United States District Court, E.D. North Carolina, Western DivisionNov 5, 2008
No. 5:06-CV-185-D (E.D.N.C. Nov. 5, 2008)

No. 5:06-CV-185-D.

November 5, 2008


JAMES DEVER III, District Judge

On September 14, 2007, the court entered a judgment dismissing plaintiff Frederick Aikens' ("Aikens" or "plaintiff") amended complaint against defendants William E. Ingram, Jr. ("Ingram") and Peter von Jess ("Von Jess") [D.E. 61]. On March 31, 2008, plaintiff moved for relief from the judgment pursuant to Federal Rule of Civil Procedure 60(b)(6). On April 21, 2008, defendants Ingram and von Jess (collectively "defendants") responded in opposition. For the reasons discussed below, plaintiff's motion is denied.


Plaintiff was a long-time member of the North Carolina Army National Guard. See Am. Compl. ¶¶ 7-8. Before October 15, 2001, plaintiff was the executive officer of the 139th Rear Operations Center, a North Carolina National Guard unit. Id. ¶¶ 11-12. In October 2001, Ingram was the Adjutant General of the North Carolina National Guard and, as such, was plaintiff's superior officer. See id. ¶ 12. On or about October 15, 2001, Ingram informed Aikens that he was to be promoted to full colonel and commanding officer of the 139th Rear Operations Center, and that he could pick his replacement as executive officer. Id. However, before Aikens could make his choice, Ingram named von Jess as the executive officer. Id.

Von Jess caused tension in plaintiff's unit. See id. ¶¶ 13-15. In December 2001, plaintiff began to receive complaints about von Jess, and by March 2002, nearly every field-grade officer in plaintiff's unit had complained to plaintiff about von Jess. Id. ¶ 13. In May 2002, von Jess and Major David Culbreth ("Culbreth") had an altercation, and Culbreth filed a written complaint regarding von Jess. Id. ¶ 14.

On July 15, 2002, plaintiff disciplined von Jess in his officer evaluation report. Id. ¶ 15. Plaintiff also recounted this disciplinary action against von Jess in another officer evaluation report that covered the period up to December 31, 2002. Id. ¶ 17. In March 2003, Ingram invalidated plaintiff's officer evaluation report of von Jess and had another officer submit an evaluation of von Jess. Id. ¶ 18. Plaintiff complained to the Department of Defense, and the Army Inspector General found that Ingram had exercised undue command influence over von Jess' officer evaluation report. Id. ¶¶ 19-20. Eventually, von Jess left plaintiffs unit. See id. ¶ 28.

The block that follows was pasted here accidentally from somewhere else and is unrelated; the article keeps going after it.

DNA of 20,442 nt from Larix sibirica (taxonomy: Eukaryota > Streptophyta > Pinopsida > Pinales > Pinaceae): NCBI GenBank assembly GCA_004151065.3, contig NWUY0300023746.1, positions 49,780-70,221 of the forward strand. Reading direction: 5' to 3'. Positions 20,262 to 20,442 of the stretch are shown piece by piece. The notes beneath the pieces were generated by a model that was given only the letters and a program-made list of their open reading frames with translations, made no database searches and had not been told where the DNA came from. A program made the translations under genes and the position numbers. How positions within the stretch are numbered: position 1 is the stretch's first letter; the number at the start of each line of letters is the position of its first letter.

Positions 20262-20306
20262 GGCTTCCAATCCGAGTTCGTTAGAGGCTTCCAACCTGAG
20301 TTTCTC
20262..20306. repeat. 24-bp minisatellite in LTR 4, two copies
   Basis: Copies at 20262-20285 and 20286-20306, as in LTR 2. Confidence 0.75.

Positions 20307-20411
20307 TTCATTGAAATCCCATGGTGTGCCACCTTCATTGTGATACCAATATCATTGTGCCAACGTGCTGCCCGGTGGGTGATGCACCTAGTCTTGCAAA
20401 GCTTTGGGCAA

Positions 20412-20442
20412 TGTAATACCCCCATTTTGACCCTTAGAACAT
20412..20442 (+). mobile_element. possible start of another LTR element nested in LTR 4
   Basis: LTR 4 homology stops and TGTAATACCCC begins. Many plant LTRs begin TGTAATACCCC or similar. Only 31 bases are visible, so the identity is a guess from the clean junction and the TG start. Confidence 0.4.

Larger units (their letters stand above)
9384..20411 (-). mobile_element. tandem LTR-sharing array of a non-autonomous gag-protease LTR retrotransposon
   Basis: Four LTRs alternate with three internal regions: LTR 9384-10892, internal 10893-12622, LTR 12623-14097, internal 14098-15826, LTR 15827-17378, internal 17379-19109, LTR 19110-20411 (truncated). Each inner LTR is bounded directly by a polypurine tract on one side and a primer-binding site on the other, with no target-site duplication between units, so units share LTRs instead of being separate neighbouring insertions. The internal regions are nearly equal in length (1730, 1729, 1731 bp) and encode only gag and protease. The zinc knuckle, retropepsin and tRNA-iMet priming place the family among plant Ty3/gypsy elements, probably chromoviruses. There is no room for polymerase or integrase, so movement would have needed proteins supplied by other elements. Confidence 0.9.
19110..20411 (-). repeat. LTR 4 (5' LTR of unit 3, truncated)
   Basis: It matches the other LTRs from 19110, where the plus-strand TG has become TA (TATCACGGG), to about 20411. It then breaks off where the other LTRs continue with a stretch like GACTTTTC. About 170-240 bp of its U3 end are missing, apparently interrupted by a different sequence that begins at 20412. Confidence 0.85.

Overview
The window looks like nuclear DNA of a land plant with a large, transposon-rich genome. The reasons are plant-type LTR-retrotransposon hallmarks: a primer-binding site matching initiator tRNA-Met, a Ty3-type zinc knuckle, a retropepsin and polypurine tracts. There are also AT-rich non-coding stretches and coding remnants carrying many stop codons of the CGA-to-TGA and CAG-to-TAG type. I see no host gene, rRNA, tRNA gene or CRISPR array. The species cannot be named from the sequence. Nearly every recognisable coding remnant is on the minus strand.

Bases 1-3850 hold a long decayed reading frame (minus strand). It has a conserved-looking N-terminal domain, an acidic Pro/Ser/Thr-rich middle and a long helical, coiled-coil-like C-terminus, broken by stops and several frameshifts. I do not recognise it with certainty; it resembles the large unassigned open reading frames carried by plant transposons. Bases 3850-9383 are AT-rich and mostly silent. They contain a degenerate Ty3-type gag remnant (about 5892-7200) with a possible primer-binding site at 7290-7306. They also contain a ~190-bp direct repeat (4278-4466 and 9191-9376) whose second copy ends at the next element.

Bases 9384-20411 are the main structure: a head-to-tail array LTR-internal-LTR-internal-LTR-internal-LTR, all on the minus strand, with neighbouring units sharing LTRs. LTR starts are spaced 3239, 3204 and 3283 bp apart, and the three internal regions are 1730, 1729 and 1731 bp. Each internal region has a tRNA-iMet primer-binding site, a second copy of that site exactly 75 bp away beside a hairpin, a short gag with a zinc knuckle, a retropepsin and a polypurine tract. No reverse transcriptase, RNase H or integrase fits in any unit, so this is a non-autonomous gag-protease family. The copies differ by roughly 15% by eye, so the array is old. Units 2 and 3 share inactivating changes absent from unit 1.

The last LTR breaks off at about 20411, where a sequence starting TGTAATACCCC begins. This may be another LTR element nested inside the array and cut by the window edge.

In January 2003, plaintiff's superiors advised plaintiff that his unit would be called to active duty and deployed to the Iraqi theater. Id. ¶ 21. On April 21, 2003, plaintiff and his unit arrived at Camp Doha, Kuwait, to assist in Operation Iraqi Freedom. Id. ¶¶ 25-26. While in Kuwait, plaintiff used a Department of Defense computer system. See id. ¶¶ 23-24, 27-28. Brian McCarthy ("McCarthy") and Paul Jones ("Jones"), both soldiers under plaintiff's command, set up and maintained the computer system. Id. ¶¶ 23, 27.

On or about April 21, 2003, Ingram ordered McCarthy and Jones to intercept plaintiff's personal e-mails that plaintiff sent from the computer system. Id. ¶ 29. Ingram ordered McCarthy and Jones to send plaintiff's personal e-mails to von Jess, who was in North Carolina, no longer in plaintiff's unit, and not on active duty. See id. ¶¶ 28-30. Ingram also received the intercepted e-mails. See id. ¶¶ 30, 36. Ingram, McCarthy, Jones, and von Jess did not have authority to intercept or read the e-mails. See id. ¶¶ 24, 28, 35, 43-44.

The intercepted e-mails contained damaging statements that plaintiff and Culbreth made about others, including Ingram. See id. ¶¶ 31-32, 34. Ingram forwarded the e-mails to plaintiff's commanders, and made various allegations about plaintiff to plaintiff's commanders. See id. ¶ 31. These allegations (in part) resulted in various investigations of plaintiff. See id. ¶¶ 32-33, 37-38, 40-41. Plaintiff resigned from the North Carolina National Guard and the United States Army, effective June 6, 2005, and was transferred to the retired Reserve, effective August 31, 2005. Id. ¶ 45.

Culbreth was dismissed from the North Carolina National Guard based on the e-mails he had exchanged with plaintiff. See id. ¶ 34. On October 1, 2004, Culbreth filed suit against Ingram and several others. See Culbreth v. Ingram, 389 F. Supp. 2d 668, 671 (E.D.N.C. 2005). Culbreth alleged various harms flowing in part from Ingram, Jones, McCarthy, and von Jess' unauthorized interception of Aikens' e-mails. See id. at 671-72. Culbreth's counsel is also plaintiff's counsel in this case. See id. at 671.

In Culbreth's case, the defendants argued that Culbreth's complaint should be dismissed because Culbreth had not exhausted his intraservice remedies in that Culbreth did not bring his claim before the Army Board for Correction of Military Records ("ABCMR"). See id. at 673-74. Culbreth responded that he had no intraservice remedies to exhaust, because the ABCMR had no jurisdiction in his case. See id. at 674. Culbreth reasoned that "there was no federal involvement whatsoever . . . and that as such there [was] no federal record for the ABCMR to correct." Id. Specifically, Culbreth argued that he "was serving an [Active Guard Reserve] tour of duty under Title 32 [of the United States Code], and he was therefore a member of the state National Guard under state control serving in a state status." Id.

In Culbreth, Judge Howard declined to decide the exhaustion issue. See id. at 675. Instead, Judge Howard analyzed Mindes v. Seaman, 453 F.2d 197 (5th Cir. 1971), and held that the court should not interfere with the matters set forth in Culbreth's complaint. See Culbreth, 389 F. Supp. 2d at 673-78. Judge Howard entered his order on September 29, 2005. Id. at 668.